In New York, many neighborhoods where shootings have long been a part of daily life – mostly lower-income, mostly blacks and Latinos – bear the brunt of the pandemic gun violence. 29 people were shot dead last weekend, including two visitors to a bar in Queens; a man on a subway platform in Brooklyn; and a Jamaican immigrant who was killed after a dispute in the Bronx.
Mayor Eric Adams, who took office earlier this year following a public safety message campaign, is focusing on the proliferation of firearms on city streets, trying to curb their proliferation through legislative and police changes. He has repeatedly asked courts and state legislators to treat arms crimes with tougher penalties, calling for a reduction in the minimum age at which someone can be charged as an adult in certain situations and for a review of state laws to reform the guarantee of 2020
“I say this again and again,” Mr Adams told a news conference on Monday. “We need help from Washington, we need help at the state level. We need help. But with or without this help, we will make our city a safe city.
Mr Adams, a former police captain, also played a crucial role in rebuilding New York’s specialized police unit, which focuses on gun arrests that were disbanded in 2020 amid protests across the city following the killing. Mr. Floyd. Unit officers last week began patrolling about 25 areas of the city to find weapons where the shooting is particularly high.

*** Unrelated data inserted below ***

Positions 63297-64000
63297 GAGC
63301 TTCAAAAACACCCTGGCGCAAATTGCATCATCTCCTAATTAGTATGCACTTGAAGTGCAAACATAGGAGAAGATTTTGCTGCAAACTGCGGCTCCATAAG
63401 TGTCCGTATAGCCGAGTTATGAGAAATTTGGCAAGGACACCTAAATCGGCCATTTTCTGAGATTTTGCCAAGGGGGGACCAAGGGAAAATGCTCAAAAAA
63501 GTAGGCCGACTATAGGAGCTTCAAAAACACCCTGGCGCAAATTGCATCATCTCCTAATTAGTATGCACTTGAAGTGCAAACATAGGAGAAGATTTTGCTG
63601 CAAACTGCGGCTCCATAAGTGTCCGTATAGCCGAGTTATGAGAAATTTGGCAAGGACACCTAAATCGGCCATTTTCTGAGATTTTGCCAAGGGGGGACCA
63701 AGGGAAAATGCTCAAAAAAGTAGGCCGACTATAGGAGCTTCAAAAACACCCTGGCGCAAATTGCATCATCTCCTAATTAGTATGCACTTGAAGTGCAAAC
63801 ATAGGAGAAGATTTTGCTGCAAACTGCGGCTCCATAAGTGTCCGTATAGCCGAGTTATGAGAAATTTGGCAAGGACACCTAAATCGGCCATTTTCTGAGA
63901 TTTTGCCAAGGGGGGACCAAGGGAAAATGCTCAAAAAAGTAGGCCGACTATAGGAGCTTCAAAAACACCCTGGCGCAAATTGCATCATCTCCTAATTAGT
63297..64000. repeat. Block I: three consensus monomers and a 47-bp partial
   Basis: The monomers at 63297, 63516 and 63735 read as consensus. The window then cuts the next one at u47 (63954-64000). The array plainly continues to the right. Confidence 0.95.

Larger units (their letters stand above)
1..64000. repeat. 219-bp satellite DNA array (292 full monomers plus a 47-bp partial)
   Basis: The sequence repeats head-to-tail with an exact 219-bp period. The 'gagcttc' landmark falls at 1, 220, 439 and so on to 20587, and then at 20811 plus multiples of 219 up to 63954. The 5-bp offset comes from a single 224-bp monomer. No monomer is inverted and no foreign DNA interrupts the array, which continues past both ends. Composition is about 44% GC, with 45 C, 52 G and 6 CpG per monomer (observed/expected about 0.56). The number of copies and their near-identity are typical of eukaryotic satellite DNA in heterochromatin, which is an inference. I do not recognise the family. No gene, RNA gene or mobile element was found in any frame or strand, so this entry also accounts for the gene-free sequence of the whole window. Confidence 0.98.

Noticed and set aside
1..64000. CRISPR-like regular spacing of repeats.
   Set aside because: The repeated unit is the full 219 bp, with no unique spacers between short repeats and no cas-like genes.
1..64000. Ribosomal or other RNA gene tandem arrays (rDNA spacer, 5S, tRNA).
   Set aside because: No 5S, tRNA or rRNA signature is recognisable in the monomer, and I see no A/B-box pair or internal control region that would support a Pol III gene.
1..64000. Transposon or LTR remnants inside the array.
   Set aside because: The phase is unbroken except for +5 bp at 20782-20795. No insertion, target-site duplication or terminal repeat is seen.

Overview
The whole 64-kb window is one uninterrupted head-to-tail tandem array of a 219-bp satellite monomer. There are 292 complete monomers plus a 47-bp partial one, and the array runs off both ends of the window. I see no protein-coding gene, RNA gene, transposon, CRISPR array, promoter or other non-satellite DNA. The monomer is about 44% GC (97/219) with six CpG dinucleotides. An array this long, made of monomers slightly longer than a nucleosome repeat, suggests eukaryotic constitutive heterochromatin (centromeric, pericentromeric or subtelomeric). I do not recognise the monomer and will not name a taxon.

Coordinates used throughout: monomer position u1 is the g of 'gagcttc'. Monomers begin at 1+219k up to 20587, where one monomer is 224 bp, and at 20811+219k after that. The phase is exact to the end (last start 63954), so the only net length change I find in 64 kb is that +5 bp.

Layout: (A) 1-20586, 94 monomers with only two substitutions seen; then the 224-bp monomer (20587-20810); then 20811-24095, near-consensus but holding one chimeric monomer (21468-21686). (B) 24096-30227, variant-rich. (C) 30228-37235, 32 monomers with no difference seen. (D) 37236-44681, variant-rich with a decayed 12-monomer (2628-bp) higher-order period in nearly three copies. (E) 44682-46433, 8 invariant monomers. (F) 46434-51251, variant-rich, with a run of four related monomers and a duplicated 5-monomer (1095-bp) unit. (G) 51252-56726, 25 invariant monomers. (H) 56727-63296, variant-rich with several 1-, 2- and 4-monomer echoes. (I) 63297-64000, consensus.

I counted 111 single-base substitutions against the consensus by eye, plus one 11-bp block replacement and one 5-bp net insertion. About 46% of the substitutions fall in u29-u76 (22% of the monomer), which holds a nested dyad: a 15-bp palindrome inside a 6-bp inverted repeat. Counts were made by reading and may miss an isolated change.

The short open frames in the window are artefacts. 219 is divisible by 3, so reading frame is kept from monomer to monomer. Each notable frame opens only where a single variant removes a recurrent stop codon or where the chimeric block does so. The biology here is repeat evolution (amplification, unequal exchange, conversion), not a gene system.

Across the country, arms purchases, which rose in 2020, have begun to catch up, at least when measured by the number of federal inspections, an approximate measure of Americans’ habits of buying weapons. After setting records during the pandemic – in one week in March 2021, the FBI reported more than 1.2 million background checks, the highest ever – the numbers have largely returned to pre-pandemic levels.
However, researchers estimate that there are at least 15 million more weapons in the country than there would have been if there had not been such a large increase in purchases during the pandemic.